Mon panier

Fermer

Sada Yoko, Kyotography, Hinoki Lab

Publié le octobre 25 2021

Sada Yaco (Sadayakko Kawakami) was born into a wealthy family in 1871. When Sada was four years old, Sada was sent to work as a maid at the Hamada geisha house in the Yoshicho district. Three years later, Hisajiro died, leading the Hamada's proprietress Kamekichi to adopt Sada as her heir. While with them, she learnt all the traditional arts: the tea ceremony, flower arranging, singing and, above all, dancing and theatre. "In the winter of 1883, at the age of twelve, the child celebrated her debut as an o-shaku, literally 'a sake pourer,' an apprentice geisha. She also received her first geisha name. From now on she was to be Ko-yakko or Little Yakko, named after a geisha named Yakko who had been one of the most adored in Tokyo. Kamekichi felt sure that Little Yakko would grow up to be as brilliant a star in her turn.

To make sure that Koyakko's career would blossom, Kamekichi sent her to a Shinto priest to learn how to read and write. This was revolutionary for several reasons. Women's education in Japan was only just starting- the first women's school (for noblewomen only) did not open until 1870. "Geisha were expected to be modern, trendsetting women, but such a skill put Sada ahead of the crowd". Koyakko also took secret lessons in judo, and learned how to ride horses and play billiards.

After becoming the Prime Minister’s mistress at just 15 thanks to her beauty and the magnificence of her shows, she met her husband, actor Kawakami Otojiro, with whom she would open a theatre in Tokyo. After three years (1888) the Prime Minister released Yakko from being his mistress, though he remained her friend and advisor.

Sada Yacco performed with her husband in Japan, often appearing as a man, in various theatres around the country. Due to her husband’s constant financial difficulties, they traveled constantly, eventually the ended up with a theatre troupe in the USA. From there they toured Europe and her fame grew into legend. She used the fact that she was once a Geisha and played on other aspects of western fantasies about Japanese in a way that fascinated westerners. A very strong and clever woman that famously interacted with many artists of the time.

One of the few remaining photos of Sada Yacco was taken by Pablo Picasso. Debussy took inspiration from her when composing music. During the ‘Japanism’ movement, Sada Yacco acted as idol and muse for French artists. She also experienced commercial success: Guerlain, surfing on the wave of her fame, created the perfume ‘Yacco’ in homage to her. During this period, the young woman launched her own range of cosmetics and kimonos, sold in a boutique in her name not far from the Opéra Garnier in Paris.

Her artistry with makeup, drawing on the geisha tradition, imposed another form of beauty, far from the quest for a natural look that persists in Europe: instead, she favoured red lipstick, a thick base and black accents around the eyes. Parisian women adored her and were inspired by her way of living. She returned the compliment and, in an interview for Femina magazine, declared: ‘Everything suits them, everything makes them look deliciously pretty, they extract the best from all that surrounds them… Everything, in Paris, has exquisite taste. Every Parisian is an artist, even if not by profession.’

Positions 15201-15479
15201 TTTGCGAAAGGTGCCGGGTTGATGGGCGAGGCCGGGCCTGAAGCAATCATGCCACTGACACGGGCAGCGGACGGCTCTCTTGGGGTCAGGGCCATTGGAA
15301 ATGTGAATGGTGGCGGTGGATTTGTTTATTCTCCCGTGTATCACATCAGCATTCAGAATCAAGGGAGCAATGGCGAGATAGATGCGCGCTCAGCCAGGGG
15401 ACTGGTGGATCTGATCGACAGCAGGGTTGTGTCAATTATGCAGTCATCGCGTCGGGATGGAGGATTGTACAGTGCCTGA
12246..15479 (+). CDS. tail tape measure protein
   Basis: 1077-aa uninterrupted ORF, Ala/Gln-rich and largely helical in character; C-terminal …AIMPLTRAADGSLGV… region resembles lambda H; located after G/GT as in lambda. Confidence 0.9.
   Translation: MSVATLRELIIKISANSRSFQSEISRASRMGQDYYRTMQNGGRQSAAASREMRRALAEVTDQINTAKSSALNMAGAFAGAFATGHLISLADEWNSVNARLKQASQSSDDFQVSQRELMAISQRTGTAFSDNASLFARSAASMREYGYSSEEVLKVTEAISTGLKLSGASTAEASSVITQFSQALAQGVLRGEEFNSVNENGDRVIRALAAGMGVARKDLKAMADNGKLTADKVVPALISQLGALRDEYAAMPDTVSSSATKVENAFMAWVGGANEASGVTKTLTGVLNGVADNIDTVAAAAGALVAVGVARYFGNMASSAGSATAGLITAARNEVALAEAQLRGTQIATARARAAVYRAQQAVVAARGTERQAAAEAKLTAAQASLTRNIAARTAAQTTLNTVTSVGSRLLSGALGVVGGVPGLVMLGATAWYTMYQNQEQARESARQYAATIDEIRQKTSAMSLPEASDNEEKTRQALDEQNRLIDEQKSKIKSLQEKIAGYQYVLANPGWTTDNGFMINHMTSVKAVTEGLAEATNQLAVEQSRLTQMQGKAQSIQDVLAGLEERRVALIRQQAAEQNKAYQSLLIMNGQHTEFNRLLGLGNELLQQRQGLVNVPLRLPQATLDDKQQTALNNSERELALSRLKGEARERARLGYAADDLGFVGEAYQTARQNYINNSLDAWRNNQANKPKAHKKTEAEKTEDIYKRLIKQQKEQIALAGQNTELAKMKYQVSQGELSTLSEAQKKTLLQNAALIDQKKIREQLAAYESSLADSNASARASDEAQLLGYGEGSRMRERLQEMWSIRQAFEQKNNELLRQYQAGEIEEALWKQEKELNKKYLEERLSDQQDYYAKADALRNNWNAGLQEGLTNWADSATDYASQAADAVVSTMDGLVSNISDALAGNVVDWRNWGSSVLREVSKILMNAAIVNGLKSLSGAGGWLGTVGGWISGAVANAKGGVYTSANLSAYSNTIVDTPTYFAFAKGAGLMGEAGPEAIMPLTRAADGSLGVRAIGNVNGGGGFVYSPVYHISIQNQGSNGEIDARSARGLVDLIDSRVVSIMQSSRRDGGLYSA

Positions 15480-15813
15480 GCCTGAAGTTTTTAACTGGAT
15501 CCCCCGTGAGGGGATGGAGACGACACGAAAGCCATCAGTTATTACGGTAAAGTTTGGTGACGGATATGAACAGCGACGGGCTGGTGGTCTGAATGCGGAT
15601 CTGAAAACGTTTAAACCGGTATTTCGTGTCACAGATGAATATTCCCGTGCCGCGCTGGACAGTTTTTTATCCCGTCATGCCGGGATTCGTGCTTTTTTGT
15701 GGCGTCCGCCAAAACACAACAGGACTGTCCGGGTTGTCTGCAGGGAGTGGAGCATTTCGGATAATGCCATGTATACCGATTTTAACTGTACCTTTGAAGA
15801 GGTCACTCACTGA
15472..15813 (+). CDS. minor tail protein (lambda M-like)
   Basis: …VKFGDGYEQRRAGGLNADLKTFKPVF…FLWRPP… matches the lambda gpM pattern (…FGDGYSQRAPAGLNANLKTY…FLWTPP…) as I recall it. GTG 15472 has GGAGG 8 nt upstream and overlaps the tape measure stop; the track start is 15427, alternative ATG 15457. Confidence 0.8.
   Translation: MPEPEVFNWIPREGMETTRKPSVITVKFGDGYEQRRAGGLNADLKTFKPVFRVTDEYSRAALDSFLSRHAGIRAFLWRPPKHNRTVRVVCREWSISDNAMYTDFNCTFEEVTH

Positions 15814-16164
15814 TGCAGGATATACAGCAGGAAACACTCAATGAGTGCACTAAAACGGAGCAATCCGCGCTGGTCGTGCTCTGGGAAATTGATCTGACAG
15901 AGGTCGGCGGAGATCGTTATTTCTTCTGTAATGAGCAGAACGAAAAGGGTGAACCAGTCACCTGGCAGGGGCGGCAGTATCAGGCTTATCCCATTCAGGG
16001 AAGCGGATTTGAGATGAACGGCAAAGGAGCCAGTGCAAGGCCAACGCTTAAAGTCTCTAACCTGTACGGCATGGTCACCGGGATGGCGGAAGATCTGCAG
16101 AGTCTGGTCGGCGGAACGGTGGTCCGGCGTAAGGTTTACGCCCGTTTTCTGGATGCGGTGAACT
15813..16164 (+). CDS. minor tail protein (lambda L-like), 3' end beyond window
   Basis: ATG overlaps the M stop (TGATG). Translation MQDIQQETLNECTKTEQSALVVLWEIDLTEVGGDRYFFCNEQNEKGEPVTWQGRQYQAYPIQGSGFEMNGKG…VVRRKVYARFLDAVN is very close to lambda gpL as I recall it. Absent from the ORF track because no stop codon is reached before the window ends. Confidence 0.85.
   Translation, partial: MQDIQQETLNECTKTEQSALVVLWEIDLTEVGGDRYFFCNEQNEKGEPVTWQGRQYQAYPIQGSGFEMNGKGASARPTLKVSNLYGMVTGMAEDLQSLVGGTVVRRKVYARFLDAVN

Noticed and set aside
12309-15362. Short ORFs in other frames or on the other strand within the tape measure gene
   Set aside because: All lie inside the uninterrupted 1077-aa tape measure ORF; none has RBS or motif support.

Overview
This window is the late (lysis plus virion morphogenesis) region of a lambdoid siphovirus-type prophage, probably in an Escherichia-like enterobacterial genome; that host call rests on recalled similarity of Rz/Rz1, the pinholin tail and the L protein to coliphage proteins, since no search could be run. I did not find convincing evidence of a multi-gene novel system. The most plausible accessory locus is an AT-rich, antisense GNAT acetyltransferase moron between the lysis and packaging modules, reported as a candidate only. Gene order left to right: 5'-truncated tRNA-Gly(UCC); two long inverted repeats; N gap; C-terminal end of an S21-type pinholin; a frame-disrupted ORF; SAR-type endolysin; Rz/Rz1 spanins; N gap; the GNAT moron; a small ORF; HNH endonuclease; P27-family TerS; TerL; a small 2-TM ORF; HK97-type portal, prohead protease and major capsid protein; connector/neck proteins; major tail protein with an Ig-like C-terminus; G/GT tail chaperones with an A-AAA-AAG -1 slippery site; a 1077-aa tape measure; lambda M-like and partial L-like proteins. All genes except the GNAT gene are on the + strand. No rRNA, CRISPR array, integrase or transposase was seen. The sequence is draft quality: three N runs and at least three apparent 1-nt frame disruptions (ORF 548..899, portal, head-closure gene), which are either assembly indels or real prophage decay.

Kyotographie Festival in Kyoto 

"KYOTOGRAPHIE Kyoto International Photo Festival" is one of the few international photo festivals in Japan, held in Kyoto, one of the world's leading cultural cities. Kyoto has been a source of cutting-edge culture while preserving tradition for a thousand years. 

Kyoto, where important works from Japan and overseas and valuable photo collections are expanded into quaint historical buildings and modern modern and contemporary architectural spaces, sometimes in collaboration with traditional craftsmen and cutting-edge technology. We aim to create a unique photo festival.

Although Japan is leading the world in camera and printing technology, "photograph" seems to have a low reputation as an expression medium in Japan. Focusing on this, they set up an international festival to look at the possibility of "photograph" as a means of expression, and vowed to realise it in the city of tradition and innovation "Kyoto" that the world is paying attention to.

To see more watch here: https://www.youtube.com/watch?v=6IkDMjHU404&t=1s

And here! https://www.youtube.com/watch?v=CQnLe8R0Zyw&t=1s

 

Hinoki Lab:

Hinoki aroma bath salt, a Japanese traditional ritual for relaxation. This bath salt is made from Himalayan salt, which contains rich beneficial minerals, and a blend of 3 types of finest hinoki essential oils, which were carefully steam distilled in the Shinjo Village. With the natural hinoki fragrance, you can enjoy the deep relaxation, while bathing with this salt, like you are walking in the forest !

The pink salt contains rich Ca, Mg, and other natural minerals, which could effectively soften skin and gently warm the body, and achieve a deep overall relaxation of the whole body during bath.

Volume: 300g

Hinoki is a species of cypress native to Japan. For centuries, Hinoki cypress wood has been praised for countless and precious uses: from the building of ancient Japanese temples and shrines to the making of the therapeutic aroma. Hinoki is often applied to enhance the Japanese forest bathing experience, Shinrin-yoku. 

The aromansists of phytoncides, substances emitted by plants and trees, help the body feel pure and provide natural relaxation, just like walking in the wild forest.

Visit Bows & Arrows to view products from Hinoki Lab or see our products online HERE!